The Hermann-Grima House is located in the French Quarter of New Orleans. In 1831, German-born commodities broker Samuel Hermann hired Virginian William Brand to build it. While Brand's name appears on the contract, the actual construction of the house was completed by at least forty enslaved men hired by Brand. These men built not only the main home but the adjacent slave quarters on the property. Now a historic house museum, Hermann’s former home boasts the largest single-family living space in the French Quarter.

By 1830, the decade in which this home was built, the population of enslaved people represented one third of the entire city of New Orleans. In fact, were it not for the booming slave market in 19th-century New Orleans, neither Hermann, nor the house’s next owner, wealthy notary and judge Félix Grima, would have had such an illustrious career or fortune to build the house you are looking at now.

As a notary, Grima spent day after day witnessing and documenting the sales of enslaved people. All enslaved persons in New Orleans were considered “immovable property” meaning that their sales had to be notarized, like real estate. With sales and markets scattered across the city, Grima profited directly off these sales. Grima also owned dozens of enslaved people throughout his life, many of whom were inherited from his family. As the largest former home in the French Quarter, then, we should also remember the lives of the enslaved people who built, lived, and worked on the larger property.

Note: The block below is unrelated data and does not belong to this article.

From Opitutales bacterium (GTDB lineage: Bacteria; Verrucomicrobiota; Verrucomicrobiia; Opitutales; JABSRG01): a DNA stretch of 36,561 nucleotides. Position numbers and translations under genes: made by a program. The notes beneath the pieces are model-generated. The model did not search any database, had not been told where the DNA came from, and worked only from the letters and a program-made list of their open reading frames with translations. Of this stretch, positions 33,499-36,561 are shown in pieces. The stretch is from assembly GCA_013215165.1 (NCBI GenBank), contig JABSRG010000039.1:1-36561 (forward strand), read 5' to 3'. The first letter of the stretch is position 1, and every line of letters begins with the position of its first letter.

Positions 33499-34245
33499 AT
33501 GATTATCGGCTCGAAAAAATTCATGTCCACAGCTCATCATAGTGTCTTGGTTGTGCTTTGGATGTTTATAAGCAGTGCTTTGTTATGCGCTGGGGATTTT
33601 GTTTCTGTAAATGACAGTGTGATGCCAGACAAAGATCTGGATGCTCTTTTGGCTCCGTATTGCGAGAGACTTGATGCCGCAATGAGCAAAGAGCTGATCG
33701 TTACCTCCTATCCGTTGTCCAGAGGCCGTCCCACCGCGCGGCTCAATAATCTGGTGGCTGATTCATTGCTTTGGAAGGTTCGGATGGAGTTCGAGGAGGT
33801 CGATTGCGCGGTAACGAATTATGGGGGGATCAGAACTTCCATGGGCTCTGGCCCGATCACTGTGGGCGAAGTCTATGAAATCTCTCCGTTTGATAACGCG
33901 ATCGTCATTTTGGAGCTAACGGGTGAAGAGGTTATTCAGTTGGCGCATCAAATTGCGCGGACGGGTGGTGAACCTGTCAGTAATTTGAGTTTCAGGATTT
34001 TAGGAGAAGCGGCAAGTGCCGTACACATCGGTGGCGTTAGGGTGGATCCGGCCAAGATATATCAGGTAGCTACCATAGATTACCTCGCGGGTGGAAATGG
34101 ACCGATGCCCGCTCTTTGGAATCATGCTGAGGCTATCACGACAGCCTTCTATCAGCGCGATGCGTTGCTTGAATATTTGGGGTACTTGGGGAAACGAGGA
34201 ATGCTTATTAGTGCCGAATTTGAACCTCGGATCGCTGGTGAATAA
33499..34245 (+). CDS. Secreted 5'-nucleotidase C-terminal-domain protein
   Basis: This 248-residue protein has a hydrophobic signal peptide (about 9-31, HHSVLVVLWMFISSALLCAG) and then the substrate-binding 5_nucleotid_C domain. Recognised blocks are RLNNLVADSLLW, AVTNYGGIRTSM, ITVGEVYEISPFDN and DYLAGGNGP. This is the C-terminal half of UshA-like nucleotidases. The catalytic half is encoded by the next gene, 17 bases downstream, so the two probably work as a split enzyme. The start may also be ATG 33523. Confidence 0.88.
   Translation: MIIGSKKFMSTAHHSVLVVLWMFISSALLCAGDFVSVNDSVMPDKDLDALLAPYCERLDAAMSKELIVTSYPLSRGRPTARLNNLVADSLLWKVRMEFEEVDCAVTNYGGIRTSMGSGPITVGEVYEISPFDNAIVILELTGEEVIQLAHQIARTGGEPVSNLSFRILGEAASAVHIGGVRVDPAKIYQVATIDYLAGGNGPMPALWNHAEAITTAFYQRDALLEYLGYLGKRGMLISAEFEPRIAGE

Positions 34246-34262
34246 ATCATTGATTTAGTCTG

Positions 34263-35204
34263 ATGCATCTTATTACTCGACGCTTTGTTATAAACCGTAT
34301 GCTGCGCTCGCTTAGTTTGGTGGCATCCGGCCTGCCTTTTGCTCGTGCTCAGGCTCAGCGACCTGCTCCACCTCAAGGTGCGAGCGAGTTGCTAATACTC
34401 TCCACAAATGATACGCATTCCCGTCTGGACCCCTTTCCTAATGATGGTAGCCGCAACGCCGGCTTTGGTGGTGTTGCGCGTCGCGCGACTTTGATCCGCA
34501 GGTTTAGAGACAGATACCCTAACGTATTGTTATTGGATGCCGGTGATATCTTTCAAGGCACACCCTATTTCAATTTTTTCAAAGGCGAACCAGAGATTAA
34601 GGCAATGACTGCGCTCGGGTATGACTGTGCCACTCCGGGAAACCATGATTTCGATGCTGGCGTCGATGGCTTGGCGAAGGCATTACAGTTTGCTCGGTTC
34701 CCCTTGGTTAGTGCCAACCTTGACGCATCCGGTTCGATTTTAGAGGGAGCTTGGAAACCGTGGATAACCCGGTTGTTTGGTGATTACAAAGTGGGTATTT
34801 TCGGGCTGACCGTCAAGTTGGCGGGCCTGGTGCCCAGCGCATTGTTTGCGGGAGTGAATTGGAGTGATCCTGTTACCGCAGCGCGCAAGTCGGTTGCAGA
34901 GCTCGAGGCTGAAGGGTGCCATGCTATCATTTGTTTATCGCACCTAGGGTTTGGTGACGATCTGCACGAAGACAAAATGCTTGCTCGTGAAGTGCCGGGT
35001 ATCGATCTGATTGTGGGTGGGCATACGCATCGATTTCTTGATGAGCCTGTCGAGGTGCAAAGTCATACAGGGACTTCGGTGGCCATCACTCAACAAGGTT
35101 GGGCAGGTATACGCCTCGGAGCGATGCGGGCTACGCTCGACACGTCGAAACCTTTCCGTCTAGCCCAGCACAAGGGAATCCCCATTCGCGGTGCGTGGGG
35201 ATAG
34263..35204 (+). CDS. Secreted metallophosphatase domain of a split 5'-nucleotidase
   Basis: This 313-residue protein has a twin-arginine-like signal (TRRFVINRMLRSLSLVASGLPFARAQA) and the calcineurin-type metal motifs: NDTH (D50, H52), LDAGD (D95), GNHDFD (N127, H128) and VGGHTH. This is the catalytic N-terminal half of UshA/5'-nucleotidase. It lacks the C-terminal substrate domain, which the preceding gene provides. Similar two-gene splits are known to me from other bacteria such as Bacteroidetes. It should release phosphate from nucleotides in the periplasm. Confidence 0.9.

Visit the next stop on this tour to learn more about one particular family of enslaved people who once lived in the Hermann-Grima house until gaining their freedom and a home of their own just a few blocks away on 727-729 Burgundy Street.